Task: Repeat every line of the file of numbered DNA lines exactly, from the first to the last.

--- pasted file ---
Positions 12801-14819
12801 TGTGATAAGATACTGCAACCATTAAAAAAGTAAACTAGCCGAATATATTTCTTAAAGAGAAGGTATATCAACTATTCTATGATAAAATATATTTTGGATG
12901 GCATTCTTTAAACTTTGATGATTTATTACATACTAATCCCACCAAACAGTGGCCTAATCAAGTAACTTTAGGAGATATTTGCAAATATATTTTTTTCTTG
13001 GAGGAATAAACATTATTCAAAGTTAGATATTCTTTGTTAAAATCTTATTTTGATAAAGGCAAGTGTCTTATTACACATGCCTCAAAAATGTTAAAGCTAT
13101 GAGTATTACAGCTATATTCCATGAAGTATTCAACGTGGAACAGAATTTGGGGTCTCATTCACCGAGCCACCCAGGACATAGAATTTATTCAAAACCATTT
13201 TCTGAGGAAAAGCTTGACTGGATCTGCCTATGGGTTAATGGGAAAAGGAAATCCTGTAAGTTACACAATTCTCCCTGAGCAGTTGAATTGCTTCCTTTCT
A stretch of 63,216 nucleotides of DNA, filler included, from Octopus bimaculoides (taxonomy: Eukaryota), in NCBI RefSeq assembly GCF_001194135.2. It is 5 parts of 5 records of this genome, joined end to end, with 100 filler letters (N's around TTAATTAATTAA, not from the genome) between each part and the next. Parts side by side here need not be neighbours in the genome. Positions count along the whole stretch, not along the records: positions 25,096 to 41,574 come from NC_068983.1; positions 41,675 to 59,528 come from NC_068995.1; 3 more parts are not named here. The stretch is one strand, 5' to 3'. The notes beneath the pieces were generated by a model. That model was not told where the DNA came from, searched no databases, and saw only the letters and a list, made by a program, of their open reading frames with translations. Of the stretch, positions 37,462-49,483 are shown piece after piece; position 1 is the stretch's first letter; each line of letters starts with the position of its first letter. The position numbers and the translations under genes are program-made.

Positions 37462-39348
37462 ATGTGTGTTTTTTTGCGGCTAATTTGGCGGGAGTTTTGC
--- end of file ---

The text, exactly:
Positions 12801-14819
12801 TGTGATAAGATACTGCAACCATTAAAAAAGTAAACTAGCCGAATATATTTCTTAAAGAGAAGGTATATCAACTATTCTATGATAAAATATATTTTGGATG
12901 GCATTCTTTAAACTTTGATGATTTATTACATACTAATCCCACCAAACAGTGGCCTAATCAAGTAACTTTAGGAGATATTTGCAAATATATTTTTTTCTTG
13001 GAGGAATAAACATTATTCAAAGTTAGATATTCTTTGTTAAAATCTTATTTTGATAAAGGCAAGTGTCTTATTACACATGCCTCAAAAATGTTAAAGCTAT
13101 GAGTATTACAGCTATATTCCATGAAGTATTCAACGTGGAACAGAATTTGGGGTCTCATTCACCGAGCCACCCAGGACATAGAATTTATTCAAAACCATTT
13201 TCTGAGGAAAAGCTTGACTGGATCTGCCTATGGGTTAATGGGAAAAGGAAATCCTGTAAGTTACACAATTCTCCCTGAGCAGTTGAATTGCTTCCTTTCT
A stretch of 63,216 nucleotides of DNA, filler included, from Octopus bimaculoides (taxonomy: Eukaryota), in NCBI RefSeq assembly GCF_001194135.2. It is 5 parts of 5 records of this genome, joined end to end, with 100 filler letters (N's around TTAATTAATTAA, not from the genome) between each part and the next. Parts side by side here need not be neighbours in the genome. Positions count along the whole stretch, not along the records: positions 25,096 to 41,574 come from NC_068983.1; positions 41,675 to 59,528 come from NC_068995.1; 3 more parts are not named here. The stretch is one strand, 5' to 3'. The notes beneath the pieces were generated by a model. That model was not told where the DNA came from, searched no databases, and saw only the letters and a list, made by a program, of their open reading frames with translations. Of the stretch, positions 37,462-49,483 are shown piece after piece; position 1 is the stretch's first letter; each line of letters starts with the position of its first letter. The position numbers and the translations under genes are program-made.

Positions 37462-39348
37462 ATGTGTGTTTTTTTGCGGCTAATTTGGCGGGAGTTTTGC